It has been suggested in the literature that as many as 30-50% of people will experience shoulder pain at some point in their lives with many experiencing pain annually. As there are many reasons why you may have shoulder pain, it is important to have a thorough assessment to figure out the cause of your pain and commence a treatment plan. However, one of the most common presentations of shoulder pain we see in the clinic is due to rotator cuff pathology.
There are multiple terms given in the literature to describe rotator cuff pathology including rotator cuff tendinopathy/tendinosis/tendinopathy, supraspinatus tendinopathy/tendinosis/tendinitis, impingement syndrome, subacromial bursitis, partial thickness, full thickness and massive rotator cuff tear1.
The humeral head sits within the socket and the rotator cuff is a group of 4 muscles which all work together to help centralise the humeral head within the socket during movement. The rotator cuff can become dysfunctional due to acute injury, pain inhibition, and more commonly due to repetitive micro trauma over time, in which the rotator cuff becomes overloaded and can develop into a tendinopathy.
Have a read of our previous blog on tendinopathy here.
Most people with rotator cuff dysfunction present with symptoms that include pain with :-
- Overhead reaching
- Reaching your arm out to the side ( Abduction)
- Reaching your hand behind your back
- Pain when sleeping on the affected shoulder at night time
- Aching over the front and side of shoulder and occasionally referring into the upper middle part of the arm.
- Weakness with lifting objects.
Imaging such as ultrasound and MRI cannot effectively tell us where your shoulder pain is coming from. It has been suggested in the literature that the prevalence of rotator cuff tears in asymptomatic (symptom free) people is approximately 50% in the 40-60 years old individuals and 80% in the 80+ years category. On ultrasound of 51 asymptomatic males, 96% of them showed findings such as bursitis, acromioclavicular joint degeneration and rotator cuff tendinopathy2.
This is staggering and indicates that we must look beyond the traditional biomedical model of pain taking a more holistic approach to pain management to improve patient outcomes and function. Many factors have been suggested to contribute to pain including genetics, lifestyle factors including smoking, alcohol consumption, level of education, changes within the cortex of the brain and psychosocial factors but it is accepted that excessive and maladaptive load on the tissues appears to have a major influence3.
Keep a look out for our future blog on understanding pain and it’s management.
In fact, ageing is the highest predictor for a rotator cuff tear, just as we get wrinkles on our face as we age, we get changes in the structure of the muscles and tendons which can lead rotator cuff tendinopathy. Physiotherapy can be hugely beneficial in the management of rotator cuff dysfunction, there is much research that consistently demonstrates improvement in symptoms with an individualised and graded exercise program. When compared with surgery for rotator cuff tears, shoulder impingement and tendinopathy, there are many benefits, including a quicker return to work, less sick leave and reduced healthcare costs associated with conservative management. Exercise has been shown to be as effective as surgery at 5 years follow up4.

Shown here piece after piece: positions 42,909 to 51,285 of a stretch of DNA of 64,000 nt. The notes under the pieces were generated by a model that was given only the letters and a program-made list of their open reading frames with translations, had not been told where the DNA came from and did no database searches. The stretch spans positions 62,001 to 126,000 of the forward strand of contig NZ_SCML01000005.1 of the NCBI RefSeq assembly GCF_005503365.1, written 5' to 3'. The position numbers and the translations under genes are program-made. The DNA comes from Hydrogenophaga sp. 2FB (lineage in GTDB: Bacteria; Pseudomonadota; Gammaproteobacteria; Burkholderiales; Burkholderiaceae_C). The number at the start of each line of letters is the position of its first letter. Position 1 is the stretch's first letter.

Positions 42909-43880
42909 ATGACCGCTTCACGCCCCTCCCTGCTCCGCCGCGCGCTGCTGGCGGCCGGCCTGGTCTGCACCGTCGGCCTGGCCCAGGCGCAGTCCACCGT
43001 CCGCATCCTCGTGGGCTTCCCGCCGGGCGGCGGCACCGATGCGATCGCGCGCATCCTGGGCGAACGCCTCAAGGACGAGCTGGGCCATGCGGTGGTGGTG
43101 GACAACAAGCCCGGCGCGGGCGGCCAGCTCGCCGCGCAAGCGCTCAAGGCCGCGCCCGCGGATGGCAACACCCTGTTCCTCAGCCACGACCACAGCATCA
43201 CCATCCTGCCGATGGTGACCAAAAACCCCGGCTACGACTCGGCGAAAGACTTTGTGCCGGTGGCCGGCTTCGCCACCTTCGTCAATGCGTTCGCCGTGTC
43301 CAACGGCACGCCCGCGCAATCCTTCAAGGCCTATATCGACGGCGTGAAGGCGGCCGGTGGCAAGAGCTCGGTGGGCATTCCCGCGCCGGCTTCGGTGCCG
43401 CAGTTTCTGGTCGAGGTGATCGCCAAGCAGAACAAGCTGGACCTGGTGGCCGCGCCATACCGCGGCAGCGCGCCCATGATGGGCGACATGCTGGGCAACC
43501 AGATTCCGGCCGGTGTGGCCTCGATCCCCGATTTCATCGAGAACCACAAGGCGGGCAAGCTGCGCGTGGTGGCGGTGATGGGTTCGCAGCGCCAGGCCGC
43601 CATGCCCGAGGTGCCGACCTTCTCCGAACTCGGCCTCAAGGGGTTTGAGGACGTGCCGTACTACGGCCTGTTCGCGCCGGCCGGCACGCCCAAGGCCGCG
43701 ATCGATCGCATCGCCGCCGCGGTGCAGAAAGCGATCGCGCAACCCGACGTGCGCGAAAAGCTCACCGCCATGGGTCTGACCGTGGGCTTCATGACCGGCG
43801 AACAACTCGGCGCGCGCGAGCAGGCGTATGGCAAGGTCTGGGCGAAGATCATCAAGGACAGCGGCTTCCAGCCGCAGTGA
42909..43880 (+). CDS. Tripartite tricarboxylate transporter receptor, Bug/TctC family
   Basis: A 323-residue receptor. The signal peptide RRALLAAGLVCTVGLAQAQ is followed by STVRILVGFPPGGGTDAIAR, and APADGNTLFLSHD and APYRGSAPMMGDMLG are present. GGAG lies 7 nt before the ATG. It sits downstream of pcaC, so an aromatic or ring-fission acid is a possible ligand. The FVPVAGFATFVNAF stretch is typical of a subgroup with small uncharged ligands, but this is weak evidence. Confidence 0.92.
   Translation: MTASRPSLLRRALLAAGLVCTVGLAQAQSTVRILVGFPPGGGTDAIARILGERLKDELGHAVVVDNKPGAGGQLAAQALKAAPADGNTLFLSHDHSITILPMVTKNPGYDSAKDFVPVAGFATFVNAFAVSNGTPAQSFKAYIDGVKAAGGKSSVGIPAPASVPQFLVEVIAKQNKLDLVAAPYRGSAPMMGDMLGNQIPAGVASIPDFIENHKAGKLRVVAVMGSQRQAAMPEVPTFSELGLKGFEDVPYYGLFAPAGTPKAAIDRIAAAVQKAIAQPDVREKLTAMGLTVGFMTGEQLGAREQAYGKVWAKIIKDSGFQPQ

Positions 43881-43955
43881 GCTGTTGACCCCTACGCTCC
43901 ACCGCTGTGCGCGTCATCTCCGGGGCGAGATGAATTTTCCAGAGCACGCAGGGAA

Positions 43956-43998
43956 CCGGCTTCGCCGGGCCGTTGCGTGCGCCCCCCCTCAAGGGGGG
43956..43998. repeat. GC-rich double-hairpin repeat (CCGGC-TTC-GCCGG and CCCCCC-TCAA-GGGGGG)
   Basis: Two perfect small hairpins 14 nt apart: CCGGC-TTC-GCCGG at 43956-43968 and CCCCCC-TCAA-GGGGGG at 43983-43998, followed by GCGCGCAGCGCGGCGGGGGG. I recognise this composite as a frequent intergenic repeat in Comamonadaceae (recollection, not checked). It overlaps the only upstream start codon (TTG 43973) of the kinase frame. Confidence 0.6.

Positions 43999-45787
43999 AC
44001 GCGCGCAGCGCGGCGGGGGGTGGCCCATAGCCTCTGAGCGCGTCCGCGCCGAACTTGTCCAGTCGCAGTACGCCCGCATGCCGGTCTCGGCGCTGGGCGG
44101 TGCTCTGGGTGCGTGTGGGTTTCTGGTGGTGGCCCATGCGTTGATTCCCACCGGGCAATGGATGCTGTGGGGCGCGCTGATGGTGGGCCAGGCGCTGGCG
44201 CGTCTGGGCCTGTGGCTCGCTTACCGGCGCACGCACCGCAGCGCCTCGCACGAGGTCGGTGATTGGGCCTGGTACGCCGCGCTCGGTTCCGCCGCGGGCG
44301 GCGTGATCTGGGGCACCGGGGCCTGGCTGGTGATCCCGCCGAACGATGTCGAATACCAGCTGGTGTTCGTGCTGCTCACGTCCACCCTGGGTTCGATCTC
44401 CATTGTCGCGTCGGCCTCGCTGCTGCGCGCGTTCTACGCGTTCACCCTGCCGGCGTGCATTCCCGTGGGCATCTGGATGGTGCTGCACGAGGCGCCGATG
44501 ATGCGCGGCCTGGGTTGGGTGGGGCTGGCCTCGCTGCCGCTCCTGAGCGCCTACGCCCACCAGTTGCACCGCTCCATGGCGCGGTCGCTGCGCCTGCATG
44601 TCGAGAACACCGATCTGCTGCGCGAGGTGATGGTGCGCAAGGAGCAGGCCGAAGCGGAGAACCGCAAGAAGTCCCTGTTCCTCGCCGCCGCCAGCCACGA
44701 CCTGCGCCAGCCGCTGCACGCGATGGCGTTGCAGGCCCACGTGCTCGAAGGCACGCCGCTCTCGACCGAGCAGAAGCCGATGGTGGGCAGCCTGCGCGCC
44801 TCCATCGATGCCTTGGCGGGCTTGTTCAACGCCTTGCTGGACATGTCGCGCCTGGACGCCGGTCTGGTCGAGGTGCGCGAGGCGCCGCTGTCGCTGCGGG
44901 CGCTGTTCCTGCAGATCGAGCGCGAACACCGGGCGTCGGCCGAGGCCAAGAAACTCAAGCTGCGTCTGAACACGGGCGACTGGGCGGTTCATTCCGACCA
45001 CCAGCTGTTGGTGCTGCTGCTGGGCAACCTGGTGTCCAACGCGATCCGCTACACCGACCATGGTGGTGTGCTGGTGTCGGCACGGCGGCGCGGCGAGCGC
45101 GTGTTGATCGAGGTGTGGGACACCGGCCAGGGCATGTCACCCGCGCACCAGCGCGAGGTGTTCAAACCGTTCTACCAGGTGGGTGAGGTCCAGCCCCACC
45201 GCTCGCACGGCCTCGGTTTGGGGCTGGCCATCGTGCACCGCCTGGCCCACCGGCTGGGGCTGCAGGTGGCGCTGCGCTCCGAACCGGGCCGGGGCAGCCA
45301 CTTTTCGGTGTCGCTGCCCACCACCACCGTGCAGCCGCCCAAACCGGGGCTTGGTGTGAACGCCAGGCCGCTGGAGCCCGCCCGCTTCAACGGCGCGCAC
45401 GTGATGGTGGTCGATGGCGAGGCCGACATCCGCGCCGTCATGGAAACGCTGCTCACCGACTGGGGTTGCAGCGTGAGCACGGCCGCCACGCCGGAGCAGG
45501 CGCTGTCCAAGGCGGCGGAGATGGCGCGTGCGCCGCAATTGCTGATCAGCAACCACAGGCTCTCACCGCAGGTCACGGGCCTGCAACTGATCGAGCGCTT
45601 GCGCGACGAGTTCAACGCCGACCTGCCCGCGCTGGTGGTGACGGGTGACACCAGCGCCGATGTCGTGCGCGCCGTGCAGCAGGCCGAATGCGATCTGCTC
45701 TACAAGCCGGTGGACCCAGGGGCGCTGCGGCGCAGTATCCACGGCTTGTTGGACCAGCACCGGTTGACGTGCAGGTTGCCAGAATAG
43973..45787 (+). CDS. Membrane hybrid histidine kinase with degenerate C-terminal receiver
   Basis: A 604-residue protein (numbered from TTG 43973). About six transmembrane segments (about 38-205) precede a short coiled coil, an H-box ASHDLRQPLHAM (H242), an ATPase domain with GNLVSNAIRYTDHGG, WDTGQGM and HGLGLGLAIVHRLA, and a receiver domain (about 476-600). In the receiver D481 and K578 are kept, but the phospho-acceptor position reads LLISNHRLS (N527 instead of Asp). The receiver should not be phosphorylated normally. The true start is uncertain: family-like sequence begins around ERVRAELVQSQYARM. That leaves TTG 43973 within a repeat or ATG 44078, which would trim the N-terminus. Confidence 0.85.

Indeed it has been questioned as to if the main benefit of surgery is due to the relative rest that the patient must undertake, thus allowing their symptoms to settle and tissues to heal. Here at Janet Brandt-Sarif Physiotherapy, we perform a thorough assessment of your shoulder movement, strength and functional abilities. We utilise manual techniques to help restore range of motion, reduce pain and most importantly tailor an individualised graded exercise program to empower you, the patient, to take control of your recovery.
We believe that education is a fundamental component of the healing process and that active management through exercise therapy when appropriate is of utmost important. Physiotherapy can help guide you on when to rest, how to modify painful activities and plan a controlled exercise program to reload your rotator cuff and re-establish good control and movement patterns.
- Lewis JS Rotator cuff tendinopathy/subacromial impingement syndrome: is it time for a new method of assessment? British Journal of Sports Medicine 2009;43:259-264.2.2.
- Lewis JS Management of Rotator Cuff Tendinopathy Intouch 2014; 1493.
- McCreesh K, Lewis J. Continuum model of tendon pathology – where are we now? International Journal of Experimental Pathology 2013, 94:242-7
- Lewis JS, McCreesh K, Roy JS, Ginn K Rotator Cuff Tendinopathy: Navigating the Diagnosis. Management Conundrum JOSPT 2015; 45:923-937
- Chester R, Jerosch-Herold C, Lewis J, et al Psychological factors are associated with the outcome of physiotherapy for people with shoulder pain: a multicentre longitudinal cohort study Br J Sports Med Published Online First: 21 July 2016, doi: 10.1136/bjsports-2016-096084.